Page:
EVERETT, Mass. — Michael Gens was falling further behind with every week that passed.
He was broke. The phone company had turned off his cell. He was almost two months behind in rent.
“There’s nothing. It’s zero,” Gens said about his bank account.
Gens is a cook at Encore Boston Harbor. He was furloughed twice because of the pandemic and hasn’t been able to earn a paycheck since June.
He was receiving unemployment benefits from the state, but was told two days before Thanksgiving his payments were on hold.
“I got a notice saying my benefits were on hold due to a phishing scam and fraud. That was seven weeks ago,” Gens said.
25 Investigates first reported on this problem in October, when hundreds of state and city workers had bogus unemployment claims filed in their name.
In December, Massachusetts Attorney General Maura Healey said her office was working with the FBI to investigate thousands of claims, many of them phishing scams from outside Massachusetts.
Because of the widespread fraud, the Department of Unemployment Assistance (DUA) was forced to go back and verify thousands of identities.
A “large number of illegitimate unemployment claims” continue to flood the system, the DUA said in December, and continues to bog down the system for legitimate claims.
“We’ve literally had no money the last three months. We’ve had to beg and borrow,” Schanell Hope-Jones said.
Hope-Jones said health concerns forced her to leave her job at a law firm in Springfield last summer. She said her husband lost his job in November.
She has waited 13 weeks to get assistance from the state.
“They’re trying to repossess my car. I’ve told them I’m waiting on unemployment and they don’t want to hear that. They want their money,” Hope-Jones said.
More than 171,000 claims have been determined to be fraudulent, according to DUA statistics released last month.
The DUA also recovered $242,220,594 in payments “found to be fraudulent,” according to the agency.
“Criminal enterprises in possession of stolen personal information from earlier, unrelated commercial data breaches continue to attempt to file large numbers of illegitimate unemployment claims through the Massachusetts unemployment system,” the agency said.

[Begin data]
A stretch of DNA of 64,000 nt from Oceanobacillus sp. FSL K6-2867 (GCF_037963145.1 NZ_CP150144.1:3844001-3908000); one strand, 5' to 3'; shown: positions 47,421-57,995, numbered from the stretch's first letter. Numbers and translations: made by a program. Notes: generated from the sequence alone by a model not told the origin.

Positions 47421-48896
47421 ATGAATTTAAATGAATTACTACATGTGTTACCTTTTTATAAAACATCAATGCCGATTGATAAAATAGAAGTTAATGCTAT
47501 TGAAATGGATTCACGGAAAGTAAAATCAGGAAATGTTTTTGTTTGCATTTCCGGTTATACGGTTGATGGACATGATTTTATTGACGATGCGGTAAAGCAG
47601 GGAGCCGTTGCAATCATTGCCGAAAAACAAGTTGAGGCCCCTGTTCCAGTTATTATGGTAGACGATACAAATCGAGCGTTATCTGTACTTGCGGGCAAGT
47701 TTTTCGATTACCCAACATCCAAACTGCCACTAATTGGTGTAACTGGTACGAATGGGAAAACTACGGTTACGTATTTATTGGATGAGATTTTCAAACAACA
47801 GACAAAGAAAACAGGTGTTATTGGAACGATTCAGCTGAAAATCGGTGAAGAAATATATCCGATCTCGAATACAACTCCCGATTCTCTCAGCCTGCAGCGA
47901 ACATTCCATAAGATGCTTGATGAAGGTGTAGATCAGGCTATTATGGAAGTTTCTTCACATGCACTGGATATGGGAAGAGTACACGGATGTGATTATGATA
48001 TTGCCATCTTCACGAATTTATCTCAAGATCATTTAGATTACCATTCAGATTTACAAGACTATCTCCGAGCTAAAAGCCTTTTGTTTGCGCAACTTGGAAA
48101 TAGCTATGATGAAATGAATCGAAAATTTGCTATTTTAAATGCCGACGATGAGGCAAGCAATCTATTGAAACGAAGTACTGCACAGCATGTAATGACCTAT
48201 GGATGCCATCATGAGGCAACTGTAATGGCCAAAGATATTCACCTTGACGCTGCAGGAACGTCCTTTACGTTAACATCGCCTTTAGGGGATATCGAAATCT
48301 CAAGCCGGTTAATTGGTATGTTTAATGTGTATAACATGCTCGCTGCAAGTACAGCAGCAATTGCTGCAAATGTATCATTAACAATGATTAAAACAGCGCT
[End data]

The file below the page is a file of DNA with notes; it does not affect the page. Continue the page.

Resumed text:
“A lot of [the fraud] is happening outside of Massachusetts and outside this country,” Attorney General Maura Healey said in December. Healey said her office is working with the FBI to investigate thousands of fraudulent claims pouring into Massachusetts.
The Attorney General recently witnessed the fraud up close, when her own name appeared on a bogus letter.
“I myself received a letter saying I had applied for unemployment insurance benefits. That’s simply not the case. But I know it’s happened to a number of people around the state,” Healey said.
She said the state needs to balance identification verification while still providing financial assistance to thousands who need it.
“We’ve talked to the DUA. They’ve got to find a way to continue to expedite and move through these things, that verification cannot be standing in the way of people getting their funding,” Healey said in December.
Many are turning to local Facebook groups including MA Unemployment Consultation and Unemployment Massachusetts Information and Help. Each group has thousands of members sharing problems and asking questions.
After submitting all the proper photos and paperwork, Gens can’t understand why people like him had to wait so long.
“Why it’s taking so long to just check an ID to see I am a citizen, I am who I am. Just move on,” Gens said.
“Somebody needs to do something. I don’t think people can just keep waiting like this,” he said.
The DUA did not respond to requests for comment.